I was four weeks postpartum. My toddler was whining because I couldn’t open his fruit snacks fast enough and my newborn daughter was screaming in her car seat. She always screamed. The pediatrician said it was colic (whatever that is), and it would pass. I hadn’t slept in over 14 hours. My husband was out of town for work and all I needed was toilet paper and bottled water.
“A good mother would NEVER let her baby scream like that,” the lady loudly stated as I was trying to put on my baby carrier so I could soothe my child and continue my shopping trip.
“A good mother would hold her child,” she continued.
Her words stung like a bullet. I thought I was a good mother, but after 28 days of non-stop crying and very little sleep, I too had started to doubt myself. Maybe I wasn’t cut out to be a mother of two. Maybe we had made a mistake.
As I clumsy tried to get my daughter into her baby carrier, the woman watched me, huffing with disapproving glances. My son was still whining about his damn fruit snacks, and I snapped back at the woman.
“I’M DOING MY BEST, OK!”
The other people in the aisle stopped and stared. I swung my cart around and marched to the other side of the store. When we had reached the freezer section, the tears were running down my face.
A good mother would hold her child. The words sometimes play on repeat in my head. A good mother would never let her baby scream like that.
It’s been 5 months since that lady confronted me in the toilet paper aisle. The colic did pass, but sometimes when we are shopping and my daughter starts to get fussy, I cringe inside; terrified that if she has a meltdown, someone else will have something to say about how I handle the situation. However, now I can look back at that moment, and I’m thankful for that lady.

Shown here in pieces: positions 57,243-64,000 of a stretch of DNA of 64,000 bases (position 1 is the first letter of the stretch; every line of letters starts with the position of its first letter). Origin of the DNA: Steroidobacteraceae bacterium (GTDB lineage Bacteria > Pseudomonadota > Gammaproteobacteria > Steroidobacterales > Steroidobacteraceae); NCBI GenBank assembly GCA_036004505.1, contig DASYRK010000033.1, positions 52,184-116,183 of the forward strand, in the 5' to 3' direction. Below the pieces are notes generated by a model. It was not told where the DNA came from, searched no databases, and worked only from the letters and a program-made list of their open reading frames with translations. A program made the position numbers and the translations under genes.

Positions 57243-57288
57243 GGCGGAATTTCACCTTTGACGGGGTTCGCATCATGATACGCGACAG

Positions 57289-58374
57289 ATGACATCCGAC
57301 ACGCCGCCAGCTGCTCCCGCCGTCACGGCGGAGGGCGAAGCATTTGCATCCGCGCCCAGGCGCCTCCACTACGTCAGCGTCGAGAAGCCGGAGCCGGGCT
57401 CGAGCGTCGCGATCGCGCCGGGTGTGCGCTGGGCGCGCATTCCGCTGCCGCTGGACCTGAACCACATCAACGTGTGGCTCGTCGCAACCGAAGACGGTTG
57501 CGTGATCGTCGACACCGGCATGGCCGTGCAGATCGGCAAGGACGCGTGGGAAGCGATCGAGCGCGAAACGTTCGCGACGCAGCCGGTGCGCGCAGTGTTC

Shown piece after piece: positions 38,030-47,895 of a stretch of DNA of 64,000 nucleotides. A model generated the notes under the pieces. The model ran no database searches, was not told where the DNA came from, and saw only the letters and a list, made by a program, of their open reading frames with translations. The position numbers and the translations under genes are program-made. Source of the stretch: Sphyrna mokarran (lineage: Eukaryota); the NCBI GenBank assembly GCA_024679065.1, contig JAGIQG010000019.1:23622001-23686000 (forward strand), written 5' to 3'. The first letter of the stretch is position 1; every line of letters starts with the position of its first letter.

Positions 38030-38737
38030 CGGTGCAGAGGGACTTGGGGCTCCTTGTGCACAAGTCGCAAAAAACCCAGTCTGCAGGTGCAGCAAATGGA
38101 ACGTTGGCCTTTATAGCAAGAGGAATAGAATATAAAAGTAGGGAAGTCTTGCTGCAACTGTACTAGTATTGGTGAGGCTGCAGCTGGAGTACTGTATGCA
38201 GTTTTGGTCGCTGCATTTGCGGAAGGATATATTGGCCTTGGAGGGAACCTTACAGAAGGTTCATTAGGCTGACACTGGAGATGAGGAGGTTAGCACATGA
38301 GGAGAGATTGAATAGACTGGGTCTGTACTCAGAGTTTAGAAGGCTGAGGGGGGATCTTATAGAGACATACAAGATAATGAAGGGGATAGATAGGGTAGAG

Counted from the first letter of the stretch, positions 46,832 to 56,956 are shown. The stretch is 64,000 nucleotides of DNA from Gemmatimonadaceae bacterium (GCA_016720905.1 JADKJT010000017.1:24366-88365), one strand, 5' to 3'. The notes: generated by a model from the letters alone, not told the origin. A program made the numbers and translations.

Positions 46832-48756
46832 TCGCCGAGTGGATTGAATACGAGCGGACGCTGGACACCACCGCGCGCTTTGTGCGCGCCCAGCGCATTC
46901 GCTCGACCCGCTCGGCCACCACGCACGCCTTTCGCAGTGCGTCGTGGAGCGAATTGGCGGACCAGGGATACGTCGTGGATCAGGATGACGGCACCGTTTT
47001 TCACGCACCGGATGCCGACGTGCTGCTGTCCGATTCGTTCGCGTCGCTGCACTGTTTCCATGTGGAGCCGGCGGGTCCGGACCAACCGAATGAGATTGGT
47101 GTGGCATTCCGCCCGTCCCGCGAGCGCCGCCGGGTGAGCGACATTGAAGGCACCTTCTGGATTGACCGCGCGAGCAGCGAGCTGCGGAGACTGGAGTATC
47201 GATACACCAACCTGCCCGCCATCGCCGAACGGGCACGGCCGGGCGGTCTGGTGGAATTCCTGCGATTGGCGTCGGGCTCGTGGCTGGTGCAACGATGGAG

She taught me a lesson that day– to not only be gentler to myself, but to all mothers.
That woman didn’t know I hadn’t been to bed yet that day. She had no idea that I was desperately struggling to breastfeed my daughter, after an easy nursing experience with my first. She was clueless to the fact that my husband was in a different time zone. She knew nothing.
So now when I catch myself silently critiquing another mother (because, let’s be honest, we all have done it), I remind myself — I have no idea how many times that mom was up last night. I’m oblivious to the number of hours she has sat on the bathroom floor, waiting for her toddler to go potty in the potty. I don’t know if she’s parenting solo this week because business has taken her partner away for another trip. Or maybe she just simply hasn’t been able to shower without her children running in to ask a question. I simply do not know, because I’m not her. But I do know that she’s doing her best.
A good mother would hold her child. The words sometimes play on repeat in my head. A good mother would never let her child scream like that.
Well, good thing I’m a good mother.